On a recent trip to the Chicago area, I was able to visit the National Shrine of St. Maximilian Kolbe in Libertyville, Illinois. The shrine comprises the Our Lady of the Blessed Sacrament Chapel, a Rosary Garden, and a Conventual Franciscan Friary.

St. Kolbe (1894-1941) is the Polish priest who offered to take the place of a fellow prisoner condemned to die in the starvation bunker at Auschwitz.

The chapel, open to the public 24 hours a day, 7 days a week, is dedicated to Perpetual Adoration, and has been since 1928 (the original temporary chapel moved to the current site in 1932).

Marytown, as the site is called, serves a broad apostolate — locally, nationally, and internationally — through Eucharistic Adoration, a prison ministry, daily Masses, weekday confessions, and a retreat program.

The side Passion/Kolbe Chapel contains first-class relics. Downstairs is a Holocaust exhibit with timelines, photos, and a mockup of the starvation bunker. The whole shrine is clothed with the “odor of sanctity.” I’m not sure I’ve ever been in a place that felt more holy.

St. Maximilian Kolbe. (Mateusz Kuca/Shutterstock)

Patricia Treece’s “A Man for Others” (Marytown Press, $34.36) tells more of the saint’s backstory.

From childhood, he had a deep devotion to Mary, who in prayer had appeared to him holding two crowns — one white, signifying purity; the other red, signifying martyrdom — and asked if he would like them. “Yes,” he replied, whereupon Mary looked at him tenderly and disappeared.

He went on to become a Conventual Franciscan friar and a priest, settling at a monastery near Warsaw called Niepokalanów. Here, he established a community and a printing press that turned out pamphlets, books, a daily newspaper and a monthly magazine that had over a million subscribers.

In 1917, he founded the Militia Immaculata (Army of Mary), a worldwide evangelization movement. He also began to exhibit signs of the TB that would plague him for the rest of his life.

Starting in 1930, he served several years in Japan as a missionary but ill health forced him to return to Poland. During the German occupation that marked the beginning of World War II, he remained at Niepokalanów — which at 650 members was then the largest religious house in Europe — and continued to publish, including material that was critical of the Nazi regime. He was arrested in February 1941, and eventually transported to the concentration camp at Auschwitz.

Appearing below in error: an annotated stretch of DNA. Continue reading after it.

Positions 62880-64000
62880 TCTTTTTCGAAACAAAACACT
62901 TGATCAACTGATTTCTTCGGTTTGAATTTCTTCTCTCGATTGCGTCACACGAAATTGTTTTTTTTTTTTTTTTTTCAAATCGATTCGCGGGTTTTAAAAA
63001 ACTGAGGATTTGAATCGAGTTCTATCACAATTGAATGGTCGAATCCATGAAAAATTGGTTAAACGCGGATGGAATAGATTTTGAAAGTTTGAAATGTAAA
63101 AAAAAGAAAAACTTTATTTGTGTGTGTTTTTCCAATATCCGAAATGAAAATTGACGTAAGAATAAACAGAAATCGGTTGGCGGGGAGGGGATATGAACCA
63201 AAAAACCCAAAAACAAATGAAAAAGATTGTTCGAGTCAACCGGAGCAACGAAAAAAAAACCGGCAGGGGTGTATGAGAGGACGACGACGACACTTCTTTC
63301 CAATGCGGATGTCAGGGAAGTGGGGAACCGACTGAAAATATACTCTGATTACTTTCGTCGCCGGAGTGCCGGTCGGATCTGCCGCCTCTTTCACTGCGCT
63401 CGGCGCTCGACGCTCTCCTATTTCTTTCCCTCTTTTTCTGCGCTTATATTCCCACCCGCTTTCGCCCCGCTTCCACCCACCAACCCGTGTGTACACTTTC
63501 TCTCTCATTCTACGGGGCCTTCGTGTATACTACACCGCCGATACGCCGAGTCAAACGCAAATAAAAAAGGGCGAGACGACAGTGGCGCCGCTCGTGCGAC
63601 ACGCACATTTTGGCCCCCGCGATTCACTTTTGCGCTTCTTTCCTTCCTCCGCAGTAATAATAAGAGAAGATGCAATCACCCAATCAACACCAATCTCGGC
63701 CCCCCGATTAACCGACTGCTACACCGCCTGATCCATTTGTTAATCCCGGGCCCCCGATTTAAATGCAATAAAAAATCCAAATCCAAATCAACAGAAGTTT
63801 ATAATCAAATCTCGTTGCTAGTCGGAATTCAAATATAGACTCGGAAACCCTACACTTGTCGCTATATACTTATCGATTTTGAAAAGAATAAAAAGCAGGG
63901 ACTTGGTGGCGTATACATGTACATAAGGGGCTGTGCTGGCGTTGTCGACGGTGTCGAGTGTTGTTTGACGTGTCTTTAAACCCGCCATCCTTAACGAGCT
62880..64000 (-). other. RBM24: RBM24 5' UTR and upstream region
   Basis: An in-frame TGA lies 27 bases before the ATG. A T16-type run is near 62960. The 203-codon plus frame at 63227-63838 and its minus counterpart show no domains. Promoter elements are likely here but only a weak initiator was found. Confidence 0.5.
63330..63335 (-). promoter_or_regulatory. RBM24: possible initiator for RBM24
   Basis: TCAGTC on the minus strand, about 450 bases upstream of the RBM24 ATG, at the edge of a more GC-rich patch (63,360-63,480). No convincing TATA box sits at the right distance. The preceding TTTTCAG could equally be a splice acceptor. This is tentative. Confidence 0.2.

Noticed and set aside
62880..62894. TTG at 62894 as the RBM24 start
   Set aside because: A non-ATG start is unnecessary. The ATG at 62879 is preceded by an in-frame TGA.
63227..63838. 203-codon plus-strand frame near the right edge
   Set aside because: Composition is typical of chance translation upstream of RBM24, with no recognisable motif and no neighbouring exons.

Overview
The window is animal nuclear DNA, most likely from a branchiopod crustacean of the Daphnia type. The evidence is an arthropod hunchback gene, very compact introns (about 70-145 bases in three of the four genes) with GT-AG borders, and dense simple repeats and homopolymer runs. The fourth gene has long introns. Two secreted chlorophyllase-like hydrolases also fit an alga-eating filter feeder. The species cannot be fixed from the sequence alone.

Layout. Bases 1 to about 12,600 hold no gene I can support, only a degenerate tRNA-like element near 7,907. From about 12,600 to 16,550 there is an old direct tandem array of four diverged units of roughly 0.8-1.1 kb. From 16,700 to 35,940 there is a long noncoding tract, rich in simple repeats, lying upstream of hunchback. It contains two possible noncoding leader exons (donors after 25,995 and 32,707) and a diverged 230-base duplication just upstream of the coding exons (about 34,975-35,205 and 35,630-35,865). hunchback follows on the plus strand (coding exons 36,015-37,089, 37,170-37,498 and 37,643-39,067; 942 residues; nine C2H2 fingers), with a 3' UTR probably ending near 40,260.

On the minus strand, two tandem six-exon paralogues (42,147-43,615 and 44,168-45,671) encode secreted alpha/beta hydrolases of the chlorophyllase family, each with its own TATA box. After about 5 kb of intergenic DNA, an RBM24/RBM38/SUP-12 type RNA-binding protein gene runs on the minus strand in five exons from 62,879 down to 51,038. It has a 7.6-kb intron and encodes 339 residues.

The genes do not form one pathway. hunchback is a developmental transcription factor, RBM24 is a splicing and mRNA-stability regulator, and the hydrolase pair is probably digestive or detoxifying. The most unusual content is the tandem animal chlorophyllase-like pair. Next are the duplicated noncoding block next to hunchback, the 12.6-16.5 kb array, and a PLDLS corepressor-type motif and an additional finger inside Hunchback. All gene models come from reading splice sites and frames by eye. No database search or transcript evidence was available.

One fascinating phenomenon underscored by Treece: Father Kolbe was a smallish man, far from robust, who continued to suffer from TB. Yet at Auschwitz he seemed to have been graced with a kind of supernatural strength. How was it that a sickly priest — priests were singled out for especially savage treatment by the guards — could endure the cold, the hard labor, the severe beatings, the starvation rations?

It was as if his destiny — his martyrdom — had been marked out in advance.

“Father Kolbe never asked for anything and he never complained,” writes Treece.

“Those eyes of his were always strangely penetrating. The SS men couldn’t stand his glance, and used to yell at him, ‘Schau auf die Erde, nicht auf uns!’ (‘Look at the ground, not at us.’)”

At the end of July 1941, a prisoner escaped from Auschwitz. The Nazis called for 10 others to die in his place. A sleek, well-fed commandant ordered the emaciated, lice-ridden prisoners to stand in rows and sauntered casually through, randomly pointing to those who were to starve to death.

When he pointed to inmate Francis Gajowniczek, the man broke down, wailing, “My wife! My children!” Whereupon, in an unthinkable breach of protocol, Father Kolbe stepped out of line and asked to take the man’s place.

Another inexplicable occurrence: Why did this hardened SS man not snarl, “Fine, then you can both die”? Instead, he barked his permission and the 10 were thrown into the bunker, naked. After two weeks only four prisoners were still alive; Father Kolbe, still conscious, among them. At last a guard came and injected the men with carbolic acid.

Father Kolbe was murdered on Aug. 14, the vigil of the feast of the Assumption, and cremated. Years before, he had remarked, “I would like to be ground to dust for the Immaculate Virgin and have this dust be blown away by the wind all over the world.”

A remarkable postscript: Rudolf Hoess, the commandant who ordered the 10 to die, had also introduced the pesticide Zyklon B into the gas chambers, and was thus responsible for upwards of 2 1/2 million other deaths.

At the end of the war he was arrested and, days before dying, wrote to the state prosecutor:

“In the solitude of my prison cell, I have come to the bitter recognition that I have sinned gravely against humanity … May the Lord God forgive one day what I have done.”

Hoess converted on his deathbed, confessed to a priest, and returned to the Catholic faith of his youth before being hanged.

In the Foreword to “A Man for Others,” Father Patrick Greenough opines that St. Kolbe laid down his life not just for Francis Gajowniczek, but for the other nine who were condemned — and for Hoess as well. 

Or as St. Kolbe had written to his mother back in his youth, “Pray that I will love without any limits.”